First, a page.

Dear New Year

“Death is our friend precisely because it brings us into absolute and passionate presence with all that is here, that is natural, that is love.”  –Rilke


It’s the end of my father’s life. It’s been that way for three years now, and I’d go to him, thinking it would be goodbye and he would recover, just enough to keep living, but diminished and vanishing more everyday. He was always a wanderer, traveling the world, manic and moving through space constantly.  He disappeared from my life when I was five and I found him again when I was thirty five, so I’ve known him twelve years now and in that time, I would occasionally panic, because he’d wander off & I felt like I might not find him again, but he promised he’d always come back and he did.

Now he’s bedridden and can barely speak. I went to see him for Christmas day. I lay on the bed beside him and held his hand and told him about my travels, about the town where I was teaching poetry in Estonia, where on the Russian side of the river there was a great castle facing another castle on the Estonian side. And how it had been bombed to smithereens during the Soviet occupation. Of course he’d been there. He’s been everywhere in the world.  He tried to talk back, able only to say a few words which I pieced together into sentences, just like writing a poem.

I understood two stories, told in a string of words, that he’d once seen an abandoned church in Estonia and had carried a photograph of the ruins with him for a long time but had since lost the photograph. (ruins–church–Estonia–picture–lost) The other was that he’d wandered into the inner courtyard of a museum in St. Petersburg and to his amazement found eighty live bears gathered there. (St. Petersburg-Museum-Courtyard-Eighty Bears).

These are the kinds of stories my dad always told, and there’s no use asking questions, there never was any use questioning his stories, no matter how fantastic they often were.  And I never wanted to. They always felt like gifts. Once a deer came out of the woods and stayed near him until she gave birth. Once he sewed the ripped pouch of a wounded pelican he found. I’ve written poems about him and his stories. I often have said he reminds me of a shaman, a story-healer with story-medicine.

Piecing the words together for him, It struck me that when he disappeared from my life he was out collecting these stories, and though as a child I’d felt loss, as an adult I felt grateful. I asked him if when he is confined to bed and can’t speak, if he spends time remembering all the places he’s been, all his wanderings and adventures and he answered, “All the time.”

When the clock turned midnight for the New Year I was sewing you a quilt. I’ve been sewing it for a long time. It’s made of Czech linen I bought in Brno years ago. It was June and the Linden tress were blooming and I was crying because I was in love. I still am, and I don’t think it will ever go away; it seems to be a habit of mine, but at least I don’t want to kill myself and I really don’t think I ever will, though I think suicidal ideation will always walk along beside me, sometimes far off, sometimes nearer, but I’ve made peace with it and no longer feel afraid of my own thoughts. I embroidered magic symbols on the linen, bees, eyes, flowers, vines, birds. They all mean something, but maybe I won’t say what and just leave it secret.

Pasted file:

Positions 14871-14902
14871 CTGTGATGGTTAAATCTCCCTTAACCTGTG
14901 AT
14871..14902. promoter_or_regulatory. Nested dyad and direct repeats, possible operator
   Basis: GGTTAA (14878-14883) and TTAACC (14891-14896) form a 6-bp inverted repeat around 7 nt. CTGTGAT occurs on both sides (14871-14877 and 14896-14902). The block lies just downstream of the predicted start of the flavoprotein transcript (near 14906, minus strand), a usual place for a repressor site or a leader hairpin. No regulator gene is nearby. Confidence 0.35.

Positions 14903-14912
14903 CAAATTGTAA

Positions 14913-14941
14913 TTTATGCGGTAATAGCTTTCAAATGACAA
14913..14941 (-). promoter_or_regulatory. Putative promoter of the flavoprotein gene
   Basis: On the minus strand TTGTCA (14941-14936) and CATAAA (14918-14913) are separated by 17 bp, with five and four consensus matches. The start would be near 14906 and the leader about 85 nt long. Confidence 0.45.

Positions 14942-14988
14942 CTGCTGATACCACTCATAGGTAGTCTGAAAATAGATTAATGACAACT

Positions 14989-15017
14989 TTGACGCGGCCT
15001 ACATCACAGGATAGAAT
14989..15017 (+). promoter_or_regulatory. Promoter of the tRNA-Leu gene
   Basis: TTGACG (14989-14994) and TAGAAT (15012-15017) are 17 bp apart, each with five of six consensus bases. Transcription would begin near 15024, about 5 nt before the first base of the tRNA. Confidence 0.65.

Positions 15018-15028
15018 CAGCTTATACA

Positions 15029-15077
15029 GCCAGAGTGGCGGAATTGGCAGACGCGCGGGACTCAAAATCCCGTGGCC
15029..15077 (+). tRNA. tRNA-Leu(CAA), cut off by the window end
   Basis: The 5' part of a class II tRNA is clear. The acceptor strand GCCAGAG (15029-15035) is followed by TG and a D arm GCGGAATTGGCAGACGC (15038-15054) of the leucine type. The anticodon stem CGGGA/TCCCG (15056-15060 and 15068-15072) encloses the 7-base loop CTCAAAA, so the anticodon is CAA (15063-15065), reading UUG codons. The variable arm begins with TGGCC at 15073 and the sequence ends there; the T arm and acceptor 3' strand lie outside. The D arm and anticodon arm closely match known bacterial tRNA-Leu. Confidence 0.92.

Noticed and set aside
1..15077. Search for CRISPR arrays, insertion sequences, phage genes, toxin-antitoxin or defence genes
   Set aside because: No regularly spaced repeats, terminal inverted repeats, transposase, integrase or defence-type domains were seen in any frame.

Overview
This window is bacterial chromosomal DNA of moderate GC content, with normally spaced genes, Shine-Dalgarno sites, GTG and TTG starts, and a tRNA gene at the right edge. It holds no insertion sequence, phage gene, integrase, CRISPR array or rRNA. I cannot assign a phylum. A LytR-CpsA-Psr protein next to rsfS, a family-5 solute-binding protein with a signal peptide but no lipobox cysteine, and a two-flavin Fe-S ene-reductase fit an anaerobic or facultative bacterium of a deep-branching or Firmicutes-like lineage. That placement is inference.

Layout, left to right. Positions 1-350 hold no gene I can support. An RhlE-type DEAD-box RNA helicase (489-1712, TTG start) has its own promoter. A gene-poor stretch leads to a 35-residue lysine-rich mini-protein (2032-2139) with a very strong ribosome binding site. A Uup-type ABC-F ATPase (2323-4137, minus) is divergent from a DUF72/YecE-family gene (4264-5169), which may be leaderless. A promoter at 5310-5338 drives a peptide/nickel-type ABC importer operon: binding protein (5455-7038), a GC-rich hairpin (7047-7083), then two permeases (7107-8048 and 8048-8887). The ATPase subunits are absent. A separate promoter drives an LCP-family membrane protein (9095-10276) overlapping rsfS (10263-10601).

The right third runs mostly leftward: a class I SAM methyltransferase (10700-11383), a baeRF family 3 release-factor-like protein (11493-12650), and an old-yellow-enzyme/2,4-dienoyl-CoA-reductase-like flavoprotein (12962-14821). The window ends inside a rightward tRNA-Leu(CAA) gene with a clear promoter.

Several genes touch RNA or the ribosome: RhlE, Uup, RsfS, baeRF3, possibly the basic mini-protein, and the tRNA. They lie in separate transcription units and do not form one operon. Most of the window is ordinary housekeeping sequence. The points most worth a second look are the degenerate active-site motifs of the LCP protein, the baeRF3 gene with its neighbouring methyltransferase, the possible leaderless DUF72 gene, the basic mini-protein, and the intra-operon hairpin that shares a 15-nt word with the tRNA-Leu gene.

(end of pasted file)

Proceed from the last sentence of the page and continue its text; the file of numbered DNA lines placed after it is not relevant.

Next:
I once asked you a question and you answered, “magic”. That’s the way it is, long months of silence that turn to years and then one word at the stroke of midnight and I’m struck.

I’ve started to really understand that time is not linear. I’ve come to know this deep in my bones and it comforts me. I wonder if it’s something you only know when you’re a child, without even knowing that you know, and then you remember it again when you64e03b0c361b26e9aa8e5559d6abeb4f

get older. Janet Frame said, “There is no past or future. Using tenses to divide time is like making chalk marks on water.”

If I close my eyes right now I’m back in Iceland in the deep winter-dark, standing alone in a great expanse, a lava field of stones, skith of snow on the scattered rocks. It’s 5:00 pm but it’s so dark, it might as well be the middle of the night. Though there’s no reason to be afraid, I feel afraid, which just happens sometimes. It has nothing to do with death or danger, but I think it is the flip side of fierce love–the fear of losing the world, because you love it so much and it’s all so beautiful. but I remain out there under the huge sky spinning with stars and the low humming fear which is itself love is just folded up neatly and stored away in my heart, not too much trouble. I’ll stay like this, insistent on standing out here, telling you everything about the world, praise,  speaking into the dark with a steady determination to keep living and keep loving until the end.

Nothing really disappears. I’m comforted by the idea that everything is energy and energy never dies, is just transformed. I’m not afraid of death at all. I used to be, but I haven’t felt that way for a long time.

As time passes in its orbit and loops, I’ll be telling you things through the silence and solitude, I’ll piece together sentences and make them into poems and one day I’ll ask another question, and on that day when I’m least expecting it, I know you’ll answer.



2 thoughts on “Dear New Year

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